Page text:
Y2K is just one example of a more general point that has been at the core of this book. We've had technology in our lives forever, and people have written about the consequences of technology for society since there has been technology. But this continuity should not blind us to an important disconnect we are about to see. Code may be only a difference in degree, but a difference in degree at some point becomes a difference in kind. The unintended consequence of private coding behavior is a time-bomb set to explode over the next year or so. The Y2K problem should awaken us to other time-bombs in our lives—that is, to the general effect that code will have on our lives.

For here is a reality that all this "code talk" obscures. By speaking as I have about the code in cyberspace, by describing how government might regulate that code, by making it seem as if the worlds I am describing were in some sense elsewhere, I have obscured an obvious and critical point that the Y2K crisis makes real: code is not elsewhere, and we are not elsewhere when we feel its effects. As Andrew Shapiro puts it: "Seeing cyberspace as elsewhere misconstrue[s] its legal significance. It keep[s] us from seeing the way that regulatory forces like code, which some say are 'there,' are actually affecting us here."

We live life in real space, subject to the effects of code. We live ordinary lives, subject to the effects of code. We live social and political lives, subject to the effects of code. Code regulates all these aspects of our lives, more pervasively over time than any other regulator in our life. Should we remain passive about this regulator? Should we let it affect us without doing anything in return?

And thus again the odd juxtaposition of Declan's two obsessions. Governments should intervene, at a minimum, when private action has public consequences; when shortsighted actions threaten to cause long-term harm; when failure to intervene undermines significant constitutional values and important individual rights; and when a form of life emerges that may threaten values we believe to be fundamental.

Yet so pervasive is our sense of the failure of government that a writer as intelligent as Declan cannot see the implications of these two great evils that he does so much to report. If we believe that government cannot do anything good, then Declan's plea—that it do nothing—makes sense. And if government can do nothing, then it follows that we should treat these man-made disasters as natural. Just as we speak of the disaster of the West Coast sliding into the Pacific, so too should we speak of a disaster of code sliding us into another dark age. Neither can we do anything about, yet both are great topics for growing audiences.

I've advocated a different response. We need to think collectively and sensibly about how this emerging reality will affect our lives. Do-nothingism is not an answer; something can and should be done.

I've argued this, but not with much hope. So central are the Declans in our political culture today that I confess I cannot see a way around them. I have sketched small steps; they seem very small. I've described a different ideal; it seems quite alien. I've promised that something different could be done, but not by any institution of government that I know. I've spoken as if there could be hope. But Hope, it turns out, was just a television commercial.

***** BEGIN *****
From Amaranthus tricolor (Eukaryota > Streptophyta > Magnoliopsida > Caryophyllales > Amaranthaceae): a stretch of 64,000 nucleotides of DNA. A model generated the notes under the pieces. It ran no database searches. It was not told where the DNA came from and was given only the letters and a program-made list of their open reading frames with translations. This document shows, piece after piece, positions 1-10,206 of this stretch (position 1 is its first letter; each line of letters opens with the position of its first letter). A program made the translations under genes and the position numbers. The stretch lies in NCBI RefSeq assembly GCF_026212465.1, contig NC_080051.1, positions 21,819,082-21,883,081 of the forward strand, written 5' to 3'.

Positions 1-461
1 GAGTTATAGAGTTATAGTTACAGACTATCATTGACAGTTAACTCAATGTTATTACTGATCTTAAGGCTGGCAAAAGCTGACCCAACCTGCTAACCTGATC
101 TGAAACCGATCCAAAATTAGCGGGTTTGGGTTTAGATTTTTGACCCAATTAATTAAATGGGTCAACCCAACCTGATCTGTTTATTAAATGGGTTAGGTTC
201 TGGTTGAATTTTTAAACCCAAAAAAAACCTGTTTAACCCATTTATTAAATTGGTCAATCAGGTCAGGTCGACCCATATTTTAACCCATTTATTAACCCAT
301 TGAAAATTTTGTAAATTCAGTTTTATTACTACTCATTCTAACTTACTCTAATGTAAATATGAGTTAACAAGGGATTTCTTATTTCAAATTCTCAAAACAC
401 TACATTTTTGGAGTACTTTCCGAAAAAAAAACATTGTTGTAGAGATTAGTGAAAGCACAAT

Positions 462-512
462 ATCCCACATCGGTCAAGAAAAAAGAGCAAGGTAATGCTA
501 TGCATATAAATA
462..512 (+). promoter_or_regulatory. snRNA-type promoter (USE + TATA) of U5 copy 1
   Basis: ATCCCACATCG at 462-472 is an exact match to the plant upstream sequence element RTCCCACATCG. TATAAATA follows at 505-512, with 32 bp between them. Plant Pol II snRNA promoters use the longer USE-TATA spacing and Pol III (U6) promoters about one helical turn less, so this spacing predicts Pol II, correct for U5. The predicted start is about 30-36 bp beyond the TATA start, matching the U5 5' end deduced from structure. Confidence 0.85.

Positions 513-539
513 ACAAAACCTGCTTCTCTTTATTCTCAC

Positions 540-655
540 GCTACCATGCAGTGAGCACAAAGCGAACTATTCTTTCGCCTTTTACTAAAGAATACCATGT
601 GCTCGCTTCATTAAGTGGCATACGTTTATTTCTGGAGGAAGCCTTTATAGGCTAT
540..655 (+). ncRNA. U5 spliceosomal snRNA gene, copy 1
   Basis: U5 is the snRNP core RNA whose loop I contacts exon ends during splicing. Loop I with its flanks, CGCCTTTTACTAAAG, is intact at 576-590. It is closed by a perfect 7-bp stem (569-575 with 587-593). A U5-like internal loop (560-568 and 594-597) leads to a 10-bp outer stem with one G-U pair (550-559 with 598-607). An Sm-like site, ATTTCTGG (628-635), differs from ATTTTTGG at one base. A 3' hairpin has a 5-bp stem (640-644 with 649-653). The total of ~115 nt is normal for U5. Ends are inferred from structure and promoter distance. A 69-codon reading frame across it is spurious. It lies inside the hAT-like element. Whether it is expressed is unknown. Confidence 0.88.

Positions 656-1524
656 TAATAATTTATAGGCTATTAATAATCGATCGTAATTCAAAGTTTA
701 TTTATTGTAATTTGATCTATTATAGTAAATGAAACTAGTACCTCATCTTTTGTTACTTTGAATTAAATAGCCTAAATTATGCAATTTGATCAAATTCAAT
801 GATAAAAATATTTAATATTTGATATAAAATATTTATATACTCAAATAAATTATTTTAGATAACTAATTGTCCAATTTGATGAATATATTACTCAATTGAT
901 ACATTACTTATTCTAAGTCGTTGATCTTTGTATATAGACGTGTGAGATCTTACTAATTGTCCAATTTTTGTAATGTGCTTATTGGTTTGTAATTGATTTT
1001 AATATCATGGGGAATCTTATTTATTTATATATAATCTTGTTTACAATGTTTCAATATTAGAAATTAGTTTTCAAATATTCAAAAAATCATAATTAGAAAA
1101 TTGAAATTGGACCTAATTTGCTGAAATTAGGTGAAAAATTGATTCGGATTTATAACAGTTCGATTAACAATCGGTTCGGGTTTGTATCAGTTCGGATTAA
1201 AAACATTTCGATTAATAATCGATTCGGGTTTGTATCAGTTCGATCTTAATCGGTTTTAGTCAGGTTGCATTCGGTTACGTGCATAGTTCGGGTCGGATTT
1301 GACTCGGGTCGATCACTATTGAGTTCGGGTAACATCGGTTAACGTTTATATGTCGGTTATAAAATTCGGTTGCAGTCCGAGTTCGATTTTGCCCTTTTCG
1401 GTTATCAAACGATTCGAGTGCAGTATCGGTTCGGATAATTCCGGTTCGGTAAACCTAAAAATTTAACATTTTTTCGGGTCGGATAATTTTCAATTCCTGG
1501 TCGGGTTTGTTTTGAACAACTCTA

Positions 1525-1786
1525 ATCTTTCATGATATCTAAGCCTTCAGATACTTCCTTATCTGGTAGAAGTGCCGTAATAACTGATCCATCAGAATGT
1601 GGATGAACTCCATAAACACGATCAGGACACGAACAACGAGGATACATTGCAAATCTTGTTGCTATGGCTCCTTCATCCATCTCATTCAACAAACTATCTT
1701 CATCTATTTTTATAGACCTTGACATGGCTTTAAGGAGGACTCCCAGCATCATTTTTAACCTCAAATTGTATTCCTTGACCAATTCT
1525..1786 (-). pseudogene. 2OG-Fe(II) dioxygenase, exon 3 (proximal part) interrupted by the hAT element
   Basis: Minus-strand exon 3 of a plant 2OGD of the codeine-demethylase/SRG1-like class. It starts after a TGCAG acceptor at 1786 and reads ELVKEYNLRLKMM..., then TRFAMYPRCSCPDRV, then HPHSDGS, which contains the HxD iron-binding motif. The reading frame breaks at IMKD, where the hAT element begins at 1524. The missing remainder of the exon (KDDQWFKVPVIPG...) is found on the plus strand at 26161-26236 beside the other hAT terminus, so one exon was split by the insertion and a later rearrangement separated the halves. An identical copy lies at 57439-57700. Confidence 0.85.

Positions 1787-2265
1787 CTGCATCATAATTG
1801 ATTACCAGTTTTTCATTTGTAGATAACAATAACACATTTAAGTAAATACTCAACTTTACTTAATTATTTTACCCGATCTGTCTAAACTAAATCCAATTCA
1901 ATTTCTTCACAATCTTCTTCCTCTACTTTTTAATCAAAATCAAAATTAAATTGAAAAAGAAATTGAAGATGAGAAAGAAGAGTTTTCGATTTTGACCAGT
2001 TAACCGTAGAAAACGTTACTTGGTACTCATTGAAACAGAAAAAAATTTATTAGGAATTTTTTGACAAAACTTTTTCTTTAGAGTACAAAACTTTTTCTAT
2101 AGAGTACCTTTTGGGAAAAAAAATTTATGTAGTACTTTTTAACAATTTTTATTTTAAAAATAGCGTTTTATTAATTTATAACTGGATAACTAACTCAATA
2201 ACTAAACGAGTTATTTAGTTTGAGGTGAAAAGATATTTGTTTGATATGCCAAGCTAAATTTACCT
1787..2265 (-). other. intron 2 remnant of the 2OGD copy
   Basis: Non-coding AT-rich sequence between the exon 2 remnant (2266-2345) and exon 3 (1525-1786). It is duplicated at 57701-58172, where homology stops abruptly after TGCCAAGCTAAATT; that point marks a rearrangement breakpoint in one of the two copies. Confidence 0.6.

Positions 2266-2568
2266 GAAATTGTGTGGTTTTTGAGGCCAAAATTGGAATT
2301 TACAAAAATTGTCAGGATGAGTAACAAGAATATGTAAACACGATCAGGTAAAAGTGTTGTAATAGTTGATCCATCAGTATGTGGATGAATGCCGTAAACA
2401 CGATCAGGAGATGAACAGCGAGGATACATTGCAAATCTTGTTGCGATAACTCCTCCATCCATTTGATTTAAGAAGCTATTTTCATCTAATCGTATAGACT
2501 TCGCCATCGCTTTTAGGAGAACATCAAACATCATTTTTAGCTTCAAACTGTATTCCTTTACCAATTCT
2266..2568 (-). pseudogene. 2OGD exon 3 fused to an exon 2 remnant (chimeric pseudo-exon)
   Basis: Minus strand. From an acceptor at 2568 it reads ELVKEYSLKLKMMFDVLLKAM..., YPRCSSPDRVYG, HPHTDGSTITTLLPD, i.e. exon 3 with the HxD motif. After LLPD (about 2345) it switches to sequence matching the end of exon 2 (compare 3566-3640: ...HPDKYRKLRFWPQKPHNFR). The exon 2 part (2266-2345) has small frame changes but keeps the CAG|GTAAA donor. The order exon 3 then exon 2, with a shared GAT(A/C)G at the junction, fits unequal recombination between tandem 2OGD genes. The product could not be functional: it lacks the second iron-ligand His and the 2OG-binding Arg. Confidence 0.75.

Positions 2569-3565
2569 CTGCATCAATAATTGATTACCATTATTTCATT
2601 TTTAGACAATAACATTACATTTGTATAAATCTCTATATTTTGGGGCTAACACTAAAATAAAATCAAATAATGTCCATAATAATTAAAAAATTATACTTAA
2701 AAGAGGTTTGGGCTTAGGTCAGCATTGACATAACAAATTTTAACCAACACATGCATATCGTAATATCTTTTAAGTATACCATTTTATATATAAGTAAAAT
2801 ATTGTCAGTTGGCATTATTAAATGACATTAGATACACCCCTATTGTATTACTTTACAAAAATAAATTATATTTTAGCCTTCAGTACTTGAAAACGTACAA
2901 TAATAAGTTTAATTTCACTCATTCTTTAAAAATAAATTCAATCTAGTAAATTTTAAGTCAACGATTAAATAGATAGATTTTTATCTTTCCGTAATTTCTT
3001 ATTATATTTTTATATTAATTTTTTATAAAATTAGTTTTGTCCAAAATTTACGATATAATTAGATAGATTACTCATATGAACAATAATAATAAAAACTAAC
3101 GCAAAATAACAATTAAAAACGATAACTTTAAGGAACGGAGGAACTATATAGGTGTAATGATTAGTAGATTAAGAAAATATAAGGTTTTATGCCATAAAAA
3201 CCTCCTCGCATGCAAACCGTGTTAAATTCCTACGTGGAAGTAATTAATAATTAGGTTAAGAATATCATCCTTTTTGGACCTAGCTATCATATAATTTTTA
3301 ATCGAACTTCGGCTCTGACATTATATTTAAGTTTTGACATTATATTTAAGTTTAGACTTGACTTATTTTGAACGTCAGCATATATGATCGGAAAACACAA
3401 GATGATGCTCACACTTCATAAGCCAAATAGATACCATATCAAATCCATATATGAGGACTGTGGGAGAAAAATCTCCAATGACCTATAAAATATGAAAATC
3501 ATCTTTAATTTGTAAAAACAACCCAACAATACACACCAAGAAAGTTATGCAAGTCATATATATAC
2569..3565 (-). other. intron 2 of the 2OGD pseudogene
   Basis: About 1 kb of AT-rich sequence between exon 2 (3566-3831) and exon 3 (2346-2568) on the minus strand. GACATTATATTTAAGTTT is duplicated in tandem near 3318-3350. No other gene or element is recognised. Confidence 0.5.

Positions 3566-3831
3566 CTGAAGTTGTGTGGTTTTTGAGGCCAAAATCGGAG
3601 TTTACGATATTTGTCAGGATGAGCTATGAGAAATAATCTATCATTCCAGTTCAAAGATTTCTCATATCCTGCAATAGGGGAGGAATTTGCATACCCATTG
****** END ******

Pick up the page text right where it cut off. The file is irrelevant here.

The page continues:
The truth, I suspect, is that the Declans will win—at least for now. We will treat code-based environmental disasters—like Y2K, like the loss of privacy, like the censorship of filters, like the disappearance of an intellectual commons—as if they were produced by gods, not by Man. We will watch as important aspects of privacy and free speech are erased by the emerging architecture of the panopticon, and we will speak, like modern Jeffersons, about nature making it so—forgetting that here, we are nature. We will in many domains of our social life come to see the Net as the product of something alien—something we cannot direct because we cannot direct anything. Something instead that we must simply accept, as it invades and transforms our lives.

Some say this is an exciting time. But it is the excitement of a teenager playing chicken, his car barreling down the highway, hands held far from the steering wheel. There are choices we could make, but we pretend that there is nothing we can do. We choose to pretend; we shut our eyes. We build this nature, then are constrained by this nature we have built.

It is the age of the ostrich. We are excited by what we cannot know. We are proud to leave things to the invisible hand. We make the hand invisible simply by looking the other way.

But it is not a great time, culturally, to come across revolutionary technologies. We are no more ready for this revolution than the Soviets were ready for theirs a decade ago. We, like the Soviets, have been caught by a revolution. But we, unlike they, have something to lose.